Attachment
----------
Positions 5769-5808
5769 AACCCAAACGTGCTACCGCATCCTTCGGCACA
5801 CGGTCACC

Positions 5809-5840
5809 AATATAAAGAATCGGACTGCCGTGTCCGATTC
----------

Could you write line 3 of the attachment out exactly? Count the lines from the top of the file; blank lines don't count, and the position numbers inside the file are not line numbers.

5801 CGGTCACC